Defense. Speaking of bacteria, your mouth is home to millions of them. While most are harmless or even beneficial, a fraction can harm your teeth and gums. Saliva is your first line of defense, emitting an antibody known as Immunoglobulin A that targets these bacteria. Saliva also produces an antibacterial substance called lyzozyme that prevents bacteria from growing.
Enamel Protection. Although it’s the strongest substance in the body, your teeth’s enamel can’t withstand the effects of mouth acid, the by-product of bacterial feeding and growth. Acid levels naturally rise after eating; but even this sudden rise can begin the process of demineralization where minerals in enamel dissolve. Saliva saves the day by first neutralizing the acid and restoring the mouth’s normal pH in about thirty minutes to an hour. It also helps restore minerals in enamel, a process called remineralization. It’s all in a day’s work for this remarkable fluid.
If you would like more information on the importance of saliva to oral health, please contact us or schedule an appointment for a consultation. You can also learn more about this topic by reading the Dear Doctor magazine article “Saliva: How it is used to Diagnose Disease.”
Invisalign can straighten your smile and correct your bite issues in the same way as traditional braces, but without all the hassle of having metal brackets and wires permanently attached to your teeth. But how does Invisalign work? Is it the right orthodontic treatment for you? Find out with Dr. Amirreza Rafaat in Leesburg and Herndon, VA.
How does Invisalign work?
Just like traditional orthodontic care, Invisalign places gentle but steady pressure onto the teeth to move them into their correct positions. However, Invisalign does not use metal brackets and wires. Instead, it uses a system of aligner trays made from clear plastic. The trays fit in the mouth and snap into place around the teeth. Each tray in the series is slightly different from the last, ensuring that your teeth move on a specific, pre-planned route to their new, final positions.
Is Invisalign the right orthodontic treatment for me?
Invisalign treats the same things as traditional orthodontic treatment, including:
- misaligned teeth
- under crowding
- uneven teeth
Though Invisalign can most likely treat your orthodontic problem, you should always consult with your dentist to determine if this is the best treatment for you. Since Invisalign is removable, the treatment requires an adequate amount of commitment to the process to wear the trays for the necessary amount of time. Additionally, you should have a strong at-home oral care routine to keep your smile healthy and decay-free.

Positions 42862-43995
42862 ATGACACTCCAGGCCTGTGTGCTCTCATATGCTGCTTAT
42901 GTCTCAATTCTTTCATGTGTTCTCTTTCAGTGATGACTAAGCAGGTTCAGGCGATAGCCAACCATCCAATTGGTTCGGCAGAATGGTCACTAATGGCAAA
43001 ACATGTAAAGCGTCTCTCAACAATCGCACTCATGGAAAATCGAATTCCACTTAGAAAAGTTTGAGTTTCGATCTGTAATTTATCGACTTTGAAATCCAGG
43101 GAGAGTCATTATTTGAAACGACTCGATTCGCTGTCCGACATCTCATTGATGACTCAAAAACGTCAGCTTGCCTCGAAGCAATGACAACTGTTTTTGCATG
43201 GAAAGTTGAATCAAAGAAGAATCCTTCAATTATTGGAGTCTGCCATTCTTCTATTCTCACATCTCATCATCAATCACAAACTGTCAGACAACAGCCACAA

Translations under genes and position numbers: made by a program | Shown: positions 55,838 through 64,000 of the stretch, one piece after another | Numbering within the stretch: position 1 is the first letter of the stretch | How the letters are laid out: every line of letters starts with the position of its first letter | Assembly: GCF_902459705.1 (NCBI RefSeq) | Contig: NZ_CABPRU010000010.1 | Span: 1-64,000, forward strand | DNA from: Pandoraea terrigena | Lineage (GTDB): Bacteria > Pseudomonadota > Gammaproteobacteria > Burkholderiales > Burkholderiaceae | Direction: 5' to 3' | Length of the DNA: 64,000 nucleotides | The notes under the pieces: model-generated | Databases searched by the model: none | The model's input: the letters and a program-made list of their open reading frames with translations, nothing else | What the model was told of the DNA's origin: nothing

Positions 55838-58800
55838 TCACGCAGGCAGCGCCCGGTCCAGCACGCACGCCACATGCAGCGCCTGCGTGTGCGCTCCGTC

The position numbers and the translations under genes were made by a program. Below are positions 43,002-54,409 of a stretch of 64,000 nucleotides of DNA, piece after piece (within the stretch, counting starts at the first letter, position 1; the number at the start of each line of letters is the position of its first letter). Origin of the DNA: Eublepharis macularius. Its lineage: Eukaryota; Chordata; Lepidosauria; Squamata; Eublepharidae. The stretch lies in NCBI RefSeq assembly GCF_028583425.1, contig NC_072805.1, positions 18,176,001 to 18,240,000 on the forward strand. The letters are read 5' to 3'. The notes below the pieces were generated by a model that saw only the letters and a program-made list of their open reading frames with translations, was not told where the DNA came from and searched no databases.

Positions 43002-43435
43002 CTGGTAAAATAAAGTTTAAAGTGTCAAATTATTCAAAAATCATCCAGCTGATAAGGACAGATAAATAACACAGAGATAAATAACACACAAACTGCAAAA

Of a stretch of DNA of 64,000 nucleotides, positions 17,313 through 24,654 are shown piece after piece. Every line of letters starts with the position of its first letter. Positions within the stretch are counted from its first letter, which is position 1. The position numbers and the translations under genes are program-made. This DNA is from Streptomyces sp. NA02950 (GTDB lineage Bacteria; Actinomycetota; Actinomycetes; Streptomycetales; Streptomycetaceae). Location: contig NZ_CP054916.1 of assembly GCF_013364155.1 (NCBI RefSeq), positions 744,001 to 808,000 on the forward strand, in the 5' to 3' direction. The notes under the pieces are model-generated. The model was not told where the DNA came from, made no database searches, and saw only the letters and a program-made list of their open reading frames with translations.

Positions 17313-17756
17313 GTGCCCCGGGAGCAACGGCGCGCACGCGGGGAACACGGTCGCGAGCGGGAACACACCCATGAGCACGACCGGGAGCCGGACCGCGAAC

Invisalign Treatment in Leesburg and Herndon, VA
Instances of tooth decay or gum disease during treatment can hinder your results or lengthen the treatment’s duration. This makes brushing and flossing more important than ever. Brush twice a day and floss at least once. For more information on Invisalign please contact Dr. Rafaat in Leesburg and Herndon, VA. Call (703) 724-4220 to schedule an appointment in Leesburg, and (703) 464-0000 to schedule an appointment in Herndon today!
It’s hard to avoid stress in the 21st Century. We’re all bombarded with stressors, from work to family — even our smart phones!
The problem really isn’t the stressors themselves but how we respond to them and try to relieve stress. This can often have a negative effect on our health. One example: bruxism, also known as teeth grinding or clenching.
These habits involve the rhythmic or spasmodic clenching, biting or grinding of the teeth, often involuntarily, beyond normal chewing function. It often occurs while we sleep — jaw soreness the next morning is a telltale sign. While there are other causes, stress is one of the most common for adults, bolstered by diet and lifestyle habits like tobacco or drug use, or excessive caffeine and alcohol.
Teeth grinding’s most serious consequence is the potential for dental problems. While teeth normally wear as we age, grinding or clenching habits can accelerate it. Wearing can become so extensive the enamel erodes, possibly leading to fractures or cracks in the tooth.
When dealing with this type of bruxism, we must address the root cause: your relationship to stress. For example, if you use tobacco, consider quitting the habit — not only for your overall health, but to remove it as a stress stimulant. The same goes for cutting back on your consumption of caffeinated or alcoholic drinks.
Adopt an “unwinding” pattern at night before you sleep to better relax: for example, take a warm bath or keep work items or digital media out of the bedroom.Â Many people also report relaxation or stress-relief techniques like meditation, mindfulness or biofeedback helpful.
There’s another useful tool for easing the effects of nighttime teeth grinding: an occlusal guard. This custom-fitted appliance worn while you sleep prevents teeth from making solid contact with each other when you clench them. This can greatly reduce the adverse effects on your teeth while you’re working on other stress coping techniques.
Teeth grinding or clenching can prove harmful over time. The sooner you address this issue with your dentist or physician, the less likely you’ll experience these unwanted consequences.
If you would like more information on the causes and treatments for teeth grinding, please contact us or schedule an appointment for a consultation. You can also learn more about this topic by reading the Dear Doctor magazine article “Teeth Grinding: Causes and Therapies for a Potentially Troubling Behavior.”